Where humans have heart attacks and get pneumonia, cats get kidney failure. 50 percent
of old cats die of kidney failure, and the other half die of cancer or heart problems (and a
few other rare things).

The good news is that over the last few years there has
been considerable research and progress in the area of
feline renal failure (cat kidney problems). Lo and behold it
turns out that cats’ kidneys are NOT like those of dogs, rats
or humans which explains why previous attempts at treating
cat kidney failure was pretty unsuccessful. So what happens
these days?
Cats have kept some metabolic secrets from us for some
time, and these are now being unravelled. The main one is
that in many cats, as the kidneys become damaged, their
blood pressure increases – just like ours. The trick has always
been how to measure blood pressure because cat arteries
are so small. At the Cat Clinic we use a sophisticated
Doppler Flow Ultrasonic Detector that picks up arterial wall
movement and turns it into noise. This means we can read
your cat’s blood pressure measurement with a cuff just like
in humans (well, babies anyway!). Treating the high blood
pressure keeps the kidneys functioning for longer.
In addition we test your cat’s urine to see whether the kidneys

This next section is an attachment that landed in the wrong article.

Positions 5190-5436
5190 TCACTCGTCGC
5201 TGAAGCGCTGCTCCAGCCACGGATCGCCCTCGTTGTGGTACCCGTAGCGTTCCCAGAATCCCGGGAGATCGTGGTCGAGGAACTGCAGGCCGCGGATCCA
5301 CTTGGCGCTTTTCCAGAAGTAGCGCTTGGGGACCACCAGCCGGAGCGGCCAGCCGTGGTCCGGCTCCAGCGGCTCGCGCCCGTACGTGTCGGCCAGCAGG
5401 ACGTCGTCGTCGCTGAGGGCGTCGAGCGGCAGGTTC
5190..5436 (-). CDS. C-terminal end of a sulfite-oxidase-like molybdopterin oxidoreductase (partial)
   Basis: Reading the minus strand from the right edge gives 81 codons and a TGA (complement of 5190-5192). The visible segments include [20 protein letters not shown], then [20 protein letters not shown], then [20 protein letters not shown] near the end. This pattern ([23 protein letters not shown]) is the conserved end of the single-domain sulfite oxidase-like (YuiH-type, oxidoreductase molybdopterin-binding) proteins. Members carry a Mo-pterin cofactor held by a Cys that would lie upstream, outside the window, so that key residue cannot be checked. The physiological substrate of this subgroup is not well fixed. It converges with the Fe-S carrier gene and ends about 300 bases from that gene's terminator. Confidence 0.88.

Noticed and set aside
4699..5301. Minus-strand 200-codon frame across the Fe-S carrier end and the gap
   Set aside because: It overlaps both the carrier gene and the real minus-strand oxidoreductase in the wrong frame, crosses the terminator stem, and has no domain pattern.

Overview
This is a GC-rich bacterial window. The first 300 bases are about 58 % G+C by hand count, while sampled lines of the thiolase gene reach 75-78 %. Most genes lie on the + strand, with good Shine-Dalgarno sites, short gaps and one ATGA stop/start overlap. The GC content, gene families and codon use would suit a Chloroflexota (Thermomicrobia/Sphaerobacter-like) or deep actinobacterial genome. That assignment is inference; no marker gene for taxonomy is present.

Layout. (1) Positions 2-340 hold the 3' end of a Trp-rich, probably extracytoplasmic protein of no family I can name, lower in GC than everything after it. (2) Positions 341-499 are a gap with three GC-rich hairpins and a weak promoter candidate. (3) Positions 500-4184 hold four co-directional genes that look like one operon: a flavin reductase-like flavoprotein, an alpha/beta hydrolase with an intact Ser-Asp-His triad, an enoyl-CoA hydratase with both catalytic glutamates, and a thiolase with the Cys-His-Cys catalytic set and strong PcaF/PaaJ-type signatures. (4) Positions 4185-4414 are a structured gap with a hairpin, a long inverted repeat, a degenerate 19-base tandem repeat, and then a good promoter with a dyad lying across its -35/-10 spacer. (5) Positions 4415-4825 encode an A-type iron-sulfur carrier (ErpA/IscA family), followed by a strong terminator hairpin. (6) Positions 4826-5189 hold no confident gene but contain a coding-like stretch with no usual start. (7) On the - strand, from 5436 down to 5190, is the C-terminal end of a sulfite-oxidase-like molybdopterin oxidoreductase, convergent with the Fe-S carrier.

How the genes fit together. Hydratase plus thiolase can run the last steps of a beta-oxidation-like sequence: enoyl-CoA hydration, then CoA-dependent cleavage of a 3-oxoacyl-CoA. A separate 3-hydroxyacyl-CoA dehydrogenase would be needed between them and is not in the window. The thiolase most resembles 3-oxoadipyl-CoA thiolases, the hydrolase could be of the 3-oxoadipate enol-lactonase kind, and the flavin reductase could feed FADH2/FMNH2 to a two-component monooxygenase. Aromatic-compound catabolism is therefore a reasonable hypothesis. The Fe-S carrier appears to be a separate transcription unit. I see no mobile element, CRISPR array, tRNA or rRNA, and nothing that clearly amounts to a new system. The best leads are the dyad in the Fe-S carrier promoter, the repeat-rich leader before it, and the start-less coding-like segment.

are filtering the toxic wastes properly by checking the
urine specific gravity with a refractometer and the protein,
blood and other components using the same dipsticks that
are used on humans. Interestingly, cat urine has a couple of
special aspects. One is that normal cat urine is much more
concentrated than human urine, as befits an animal that
evolved in the desert. And the other is that there are bacteriostatic
components in normal cat urine that prevent bacteria
growing once the urine is formed. This makes it difficult
to culture for bacteria unless the urine is very diluted as it is
in the later stages of kidney failure. However, we can check
the sediment of the urine to see if there are any bacteria
visibly lurking there and treat with antibiotics as necessary.
A finding of glucose in the urine is enormously significant as
cats can get diabetes, the same as humans.
And finally we can check the blood test values of toxic waste
products in the cat’s system by checking your cat’s blood
levels of urea, creatinine and phosphate. These values give
us a good idea about how sick a cat feels from its lack of
kidney function.